Benign and malignant lesions

What they are:

A benign lesion is non-cancerous. It will not spread abnormal cells, and should not threaten your health. However, these lesions may still need to be surgically removed due to location, size, and appearance. 

A malignant lesion, such as basal cell carcinoma, squamous cell carcinoma, or melanoma, has been biopsied and determined cancerous. It is characterized by progressive and uncontrolled growth. This kind of lesion is dangerous and needs to be surgically removed. 

Treatment:

How a lesion is removed depends on the type of lesion and where it is located.

Surgical excision:
This is a simple form of plastic surgery. The lesion and area around it are numbed with an anesthetic, and the doctor makes an incision through the full three layers of your skin—the epidermis, dermis, and the subcutaneous fat.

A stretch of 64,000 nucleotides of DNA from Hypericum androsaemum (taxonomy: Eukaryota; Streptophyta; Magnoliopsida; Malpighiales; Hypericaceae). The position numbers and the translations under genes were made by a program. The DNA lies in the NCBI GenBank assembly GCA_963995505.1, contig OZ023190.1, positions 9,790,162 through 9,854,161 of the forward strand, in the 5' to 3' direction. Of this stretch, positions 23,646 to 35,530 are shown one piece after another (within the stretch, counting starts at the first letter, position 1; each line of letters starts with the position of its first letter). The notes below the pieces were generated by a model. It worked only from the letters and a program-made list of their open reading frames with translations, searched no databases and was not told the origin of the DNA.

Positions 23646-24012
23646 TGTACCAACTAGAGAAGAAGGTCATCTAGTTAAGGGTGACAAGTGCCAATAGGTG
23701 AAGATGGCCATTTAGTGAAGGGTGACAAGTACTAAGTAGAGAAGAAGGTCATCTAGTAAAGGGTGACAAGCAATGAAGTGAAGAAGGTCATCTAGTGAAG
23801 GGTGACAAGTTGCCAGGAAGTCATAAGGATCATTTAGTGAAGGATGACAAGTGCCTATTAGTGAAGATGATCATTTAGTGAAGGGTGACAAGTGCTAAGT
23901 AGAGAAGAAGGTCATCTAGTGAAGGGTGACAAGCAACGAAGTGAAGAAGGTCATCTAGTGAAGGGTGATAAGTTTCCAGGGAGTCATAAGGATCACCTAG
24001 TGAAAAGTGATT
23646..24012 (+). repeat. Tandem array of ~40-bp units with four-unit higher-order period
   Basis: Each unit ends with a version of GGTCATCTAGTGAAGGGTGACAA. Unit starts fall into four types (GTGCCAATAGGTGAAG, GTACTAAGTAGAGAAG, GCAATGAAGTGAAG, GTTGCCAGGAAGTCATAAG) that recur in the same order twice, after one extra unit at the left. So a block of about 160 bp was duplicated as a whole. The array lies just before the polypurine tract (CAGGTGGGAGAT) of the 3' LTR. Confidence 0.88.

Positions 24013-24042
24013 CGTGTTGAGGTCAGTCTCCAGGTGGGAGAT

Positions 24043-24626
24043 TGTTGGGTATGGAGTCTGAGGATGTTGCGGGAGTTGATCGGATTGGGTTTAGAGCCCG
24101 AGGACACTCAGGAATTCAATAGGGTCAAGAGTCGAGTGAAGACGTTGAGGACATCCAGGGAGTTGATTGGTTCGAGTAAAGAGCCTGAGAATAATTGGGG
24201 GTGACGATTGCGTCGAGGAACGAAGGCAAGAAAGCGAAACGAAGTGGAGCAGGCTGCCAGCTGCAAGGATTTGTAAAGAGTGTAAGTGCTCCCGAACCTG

The doctor removes the specimen, then pulls the edges of the wound together using plastic surgery techniques. This provides a better cosmetic end result (as opposed to methods using scraping or burning). The cure rate for this technique is very high. 

Electrodessication and Curettage (Scraping and burning):
For basal cell carcinomas that are superficial and confined to the epidermis, or top layer of the skin, one of the most effective treatments is electrodessication and curettage, which is a technique involving scraping and burning. This procedure is relatively quick and easy, but can only be used on basal cell lesions on the arms, legs, and trunk. It does leave a small, pale scar.